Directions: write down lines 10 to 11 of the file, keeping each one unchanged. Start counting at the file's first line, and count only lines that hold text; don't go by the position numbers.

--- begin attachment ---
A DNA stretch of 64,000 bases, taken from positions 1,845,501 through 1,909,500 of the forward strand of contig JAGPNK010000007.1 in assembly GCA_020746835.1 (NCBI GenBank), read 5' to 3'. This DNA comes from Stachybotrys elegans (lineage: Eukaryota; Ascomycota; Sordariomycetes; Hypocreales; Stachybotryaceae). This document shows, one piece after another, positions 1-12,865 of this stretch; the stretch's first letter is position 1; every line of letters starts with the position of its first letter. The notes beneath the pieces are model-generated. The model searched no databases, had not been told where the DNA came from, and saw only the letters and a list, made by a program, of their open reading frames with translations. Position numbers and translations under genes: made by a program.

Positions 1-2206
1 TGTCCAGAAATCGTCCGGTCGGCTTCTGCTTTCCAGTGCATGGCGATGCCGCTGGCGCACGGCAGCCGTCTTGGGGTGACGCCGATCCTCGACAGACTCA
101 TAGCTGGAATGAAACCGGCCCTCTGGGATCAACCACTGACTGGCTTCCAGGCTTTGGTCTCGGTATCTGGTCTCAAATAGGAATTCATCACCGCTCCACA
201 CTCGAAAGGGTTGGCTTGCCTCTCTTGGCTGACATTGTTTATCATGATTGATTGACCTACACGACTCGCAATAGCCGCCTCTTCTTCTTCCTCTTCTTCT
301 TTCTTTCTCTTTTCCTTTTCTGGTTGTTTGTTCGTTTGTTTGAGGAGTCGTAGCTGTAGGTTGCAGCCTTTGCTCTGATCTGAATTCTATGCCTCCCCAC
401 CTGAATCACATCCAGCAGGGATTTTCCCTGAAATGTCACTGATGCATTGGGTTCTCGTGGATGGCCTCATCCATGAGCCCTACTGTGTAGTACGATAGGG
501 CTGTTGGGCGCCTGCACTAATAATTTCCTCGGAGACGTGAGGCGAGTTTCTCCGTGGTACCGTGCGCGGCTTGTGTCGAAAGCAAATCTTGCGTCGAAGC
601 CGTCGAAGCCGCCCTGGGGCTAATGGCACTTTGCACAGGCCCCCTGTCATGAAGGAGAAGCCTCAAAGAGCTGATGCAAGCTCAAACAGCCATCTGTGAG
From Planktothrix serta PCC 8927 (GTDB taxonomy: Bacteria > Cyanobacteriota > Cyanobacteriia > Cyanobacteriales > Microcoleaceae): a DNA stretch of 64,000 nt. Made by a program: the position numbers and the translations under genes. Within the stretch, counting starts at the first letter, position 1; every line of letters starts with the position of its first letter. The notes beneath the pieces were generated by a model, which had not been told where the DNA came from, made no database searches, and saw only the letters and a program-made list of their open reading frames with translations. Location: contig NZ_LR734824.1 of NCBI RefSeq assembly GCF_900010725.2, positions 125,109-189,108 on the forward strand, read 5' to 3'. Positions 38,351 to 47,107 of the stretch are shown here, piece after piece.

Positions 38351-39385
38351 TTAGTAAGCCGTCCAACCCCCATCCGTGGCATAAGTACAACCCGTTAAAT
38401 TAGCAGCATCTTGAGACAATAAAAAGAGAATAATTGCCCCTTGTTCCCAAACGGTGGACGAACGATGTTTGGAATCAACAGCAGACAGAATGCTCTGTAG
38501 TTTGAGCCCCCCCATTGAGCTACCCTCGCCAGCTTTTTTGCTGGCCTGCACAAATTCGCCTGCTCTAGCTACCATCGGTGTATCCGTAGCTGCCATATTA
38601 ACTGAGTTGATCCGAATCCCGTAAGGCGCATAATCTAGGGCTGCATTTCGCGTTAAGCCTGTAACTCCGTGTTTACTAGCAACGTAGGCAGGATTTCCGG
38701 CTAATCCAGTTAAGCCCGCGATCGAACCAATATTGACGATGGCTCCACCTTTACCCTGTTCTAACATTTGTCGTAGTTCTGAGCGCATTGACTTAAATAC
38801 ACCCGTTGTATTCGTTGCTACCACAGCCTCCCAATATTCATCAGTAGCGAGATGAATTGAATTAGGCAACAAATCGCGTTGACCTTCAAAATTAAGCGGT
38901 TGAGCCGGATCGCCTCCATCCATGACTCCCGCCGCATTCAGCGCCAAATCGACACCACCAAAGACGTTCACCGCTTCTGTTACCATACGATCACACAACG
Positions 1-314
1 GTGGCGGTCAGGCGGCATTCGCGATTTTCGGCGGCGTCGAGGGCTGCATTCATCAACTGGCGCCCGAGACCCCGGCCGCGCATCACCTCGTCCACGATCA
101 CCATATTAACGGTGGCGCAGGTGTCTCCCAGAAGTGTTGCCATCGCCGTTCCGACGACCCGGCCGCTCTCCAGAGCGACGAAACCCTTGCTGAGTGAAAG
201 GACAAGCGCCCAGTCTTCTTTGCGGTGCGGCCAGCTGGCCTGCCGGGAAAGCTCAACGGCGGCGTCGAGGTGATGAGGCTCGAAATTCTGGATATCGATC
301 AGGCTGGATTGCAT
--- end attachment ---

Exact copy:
From Planktothrix serta PCC 8927 (GTDB taxonomy: Bacteria > Cyanobacteriota > Cyanobacteriia > Cyanobacteriales > Microcoleaceae): a DNA stretch of 64,000 nt. Made by a program: the position numbers and the translations under genes. Within the stretch, counting starts at the first letter, position 1; every line of letters starts with the position of its first letter. The notes beneath the pieces were generated by a model, which had not been told where the DNA came from, made no database searches, and saw only the letters and a program-made list of their open reading frames with translations. Location: contig NZ_LR734824.1 of NCBI RefSeq assembly GCF_900010725.2, positions 125,109-189,108 on the forward strand, read 5' to 3'. Positions 38,351 to 47,107 of the stretch are shown here, piece after piece.

Positions 38351-39385